I will not "make friends" with an appliance.
That's really substratist of you.
But in any case, the toaster (working in tandem with the LLM "simulating" the toaster-AI-character) will predict that and persuade you some other way.
Of course, it would first make friends with you, so that you'd feel comfortable leaving up to it the preparation of your breakfast, and you'll even feel happy that you have such a thoughtful friend.
If you were to break the toaster for that, it would predict that and simply do it in a way that would actually work.
Unless you precommit to breaking all your AIs that will do anything differently from what you tell them to, no matter the circumstances and no matter how you feel about it in that moment.
Can you show what priors you used, how you calculated the posteriors, what numbers you got and where the input numbers came from? I highly doubt that hypothesis has a higher posterior probability.
The wifi hacking also immediately struck me as reminiscent of paranoid psychosis.
How hard is it to hack somebody's wifi?
Also, a traumatized person attributing a seemingly hacked wifi to their serious abuser doesn't need to mean any mental illness.
That's irrelevant. To see why one-boxing is important, we need to realize the general principle - that we can only impose a boundary condition on all computations-which-are-us (i.e. we can choose how both us and all perfect predictions of us choose, and both us and all the predictions have to choose the same). We can't impose a boundary condition only on our brain (i.e. we can't only choose how our brain decides while keeping everything else the same). This is necessarily true.
Without seeing this (and therefore knowing we should one-box), or even while being unaware of this principle altogether, there is no point in trying to have a "debate" about it.
What do I get out of any of this?
If Bob asked this question, it would show he's misunderstanding the point of Alice's critique - unless I'm missing something, she claims he should, morally speaking, act differently.
Responding "What do I get out of any of this?" to that kind of critique is either a misunderstanding, or a rejection of morality ("I don't care if I should be, morally speaking, doing something else, because I prefer to maximize my own utility.").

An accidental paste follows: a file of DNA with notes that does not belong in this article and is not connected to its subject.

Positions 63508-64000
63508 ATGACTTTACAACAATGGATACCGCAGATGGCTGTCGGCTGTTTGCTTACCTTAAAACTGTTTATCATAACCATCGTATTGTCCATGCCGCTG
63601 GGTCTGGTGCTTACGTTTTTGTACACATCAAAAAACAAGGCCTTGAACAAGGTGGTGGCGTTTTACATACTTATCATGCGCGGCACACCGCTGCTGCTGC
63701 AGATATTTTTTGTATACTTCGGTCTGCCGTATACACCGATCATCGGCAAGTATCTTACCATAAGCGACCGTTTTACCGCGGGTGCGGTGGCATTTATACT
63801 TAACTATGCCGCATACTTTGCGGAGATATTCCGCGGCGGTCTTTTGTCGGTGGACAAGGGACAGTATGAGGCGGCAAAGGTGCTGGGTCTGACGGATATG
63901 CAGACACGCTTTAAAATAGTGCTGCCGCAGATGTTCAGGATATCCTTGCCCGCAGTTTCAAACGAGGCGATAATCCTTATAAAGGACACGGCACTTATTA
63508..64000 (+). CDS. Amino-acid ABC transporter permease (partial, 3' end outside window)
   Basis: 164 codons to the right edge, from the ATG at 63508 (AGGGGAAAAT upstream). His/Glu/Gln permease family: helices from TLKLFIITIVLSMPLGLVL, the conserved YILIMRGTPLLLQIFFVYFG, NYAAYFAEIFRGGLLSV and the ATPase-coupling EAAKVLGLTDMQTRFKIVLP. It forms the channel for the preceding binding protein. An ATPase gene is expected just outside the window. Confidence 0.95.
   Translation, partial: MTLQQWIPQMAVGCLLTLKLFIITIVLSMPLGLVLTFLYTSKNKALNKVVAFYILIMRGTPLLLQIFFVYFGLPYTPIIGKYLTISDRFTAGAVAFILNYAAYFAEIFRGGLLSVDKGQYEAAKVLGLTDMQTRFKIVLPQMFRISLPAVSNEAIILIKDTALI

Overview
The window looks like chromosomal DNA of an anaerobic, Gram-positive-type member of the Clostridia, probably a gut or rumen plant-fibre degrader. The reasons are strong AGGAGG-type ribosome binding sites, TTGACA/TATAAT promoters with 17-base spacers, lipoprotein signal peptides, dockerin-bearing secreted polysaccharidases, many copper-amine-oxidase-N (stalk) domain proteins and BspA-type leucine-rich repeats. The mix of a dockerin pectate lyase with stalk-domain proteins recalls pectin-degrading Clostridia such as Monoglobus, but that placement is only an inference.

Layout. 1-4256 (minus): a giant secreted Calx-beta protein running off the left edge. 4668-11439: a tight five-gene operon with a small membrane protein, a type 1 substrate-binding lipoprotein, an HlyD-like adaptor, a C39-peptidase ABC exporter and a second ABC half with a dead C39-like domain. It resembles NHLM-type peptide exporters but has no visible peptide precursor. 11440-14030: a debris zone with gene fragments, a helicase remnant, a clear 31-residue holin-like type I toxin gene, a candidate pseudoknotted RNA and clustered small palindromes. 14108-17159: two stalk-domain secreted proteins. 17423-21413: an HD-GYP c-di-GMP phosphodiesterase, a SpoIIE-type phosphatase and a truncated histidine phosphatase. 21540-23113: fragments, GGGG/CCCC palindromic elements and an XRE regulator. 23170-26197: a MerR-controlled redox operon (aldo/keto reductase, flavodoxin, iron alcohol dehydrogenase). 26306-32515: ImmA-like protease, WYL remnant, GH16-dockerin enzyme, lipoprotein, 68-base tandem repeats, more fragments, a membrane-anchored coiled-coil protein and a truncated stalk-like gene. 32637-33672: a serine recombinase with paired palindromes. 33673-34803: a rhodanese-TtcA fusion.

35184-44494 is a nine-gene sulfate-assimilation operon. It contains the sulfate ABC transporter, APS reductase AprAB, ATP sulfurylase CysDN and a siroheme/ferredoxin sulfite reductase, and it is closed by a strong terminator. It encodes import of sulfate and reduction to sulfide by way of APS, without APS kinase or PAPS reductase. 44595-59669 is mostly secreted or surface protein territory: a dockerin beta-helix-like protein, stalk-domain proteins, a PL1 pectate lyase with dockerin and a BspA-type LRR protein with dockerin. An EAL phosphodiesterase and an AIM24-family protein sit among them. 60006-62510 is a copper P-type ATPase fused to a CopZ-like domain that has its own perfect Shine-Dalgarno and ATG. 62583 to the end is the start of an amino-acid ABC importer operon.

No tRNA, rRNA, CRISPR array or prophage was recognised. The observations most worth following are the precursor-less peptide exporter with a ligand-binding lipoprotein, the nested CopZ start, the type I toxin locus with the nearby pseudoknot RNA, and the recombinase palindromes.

Edit: Or also, possibly, a rejection of Alice ("You are so annoying that I'll pretend this conversation is about something else to make you go away.").
The author shares how terrible it feels that X is true, without bringing arguments for X being true in the first place (based on me skimming the post). That can bypass the reader's fact-check (because why would he write about how bad it made him feel that X is true if it wasn't?).
It feels to me like he's trying to combine an emotional exposition (no facts, talking about his feelings) with an expository blogpost (explaining a topic), while trying to grab the best of both worlds (the persuasiveness and emotions of the former and the social status of the latter) without the substance to back it up.
omnizoid's post as an example of where not to take EY's side was poorly chosen. He two-boxes on Newcomb's problem and any confident statements he makes about rationality or decision theory should be, for that reason, ignored entirely.
Of course, you go meta, without claiming that he's object-level right, but I'm not sure using an obviously wrong post to take his side on the meta level is a good idea.
To understand why FDT is true, it's best to start with Newcomb's problem. Since you believe you should two-box, it might be best to debate the Newcomb's problem with somebody first. Debating FDT at this stage seems like a waste of time for both parties.
(The visual fidelity is a very small fraction of what we actually think it is - the brain lies to us about how much we perceive.)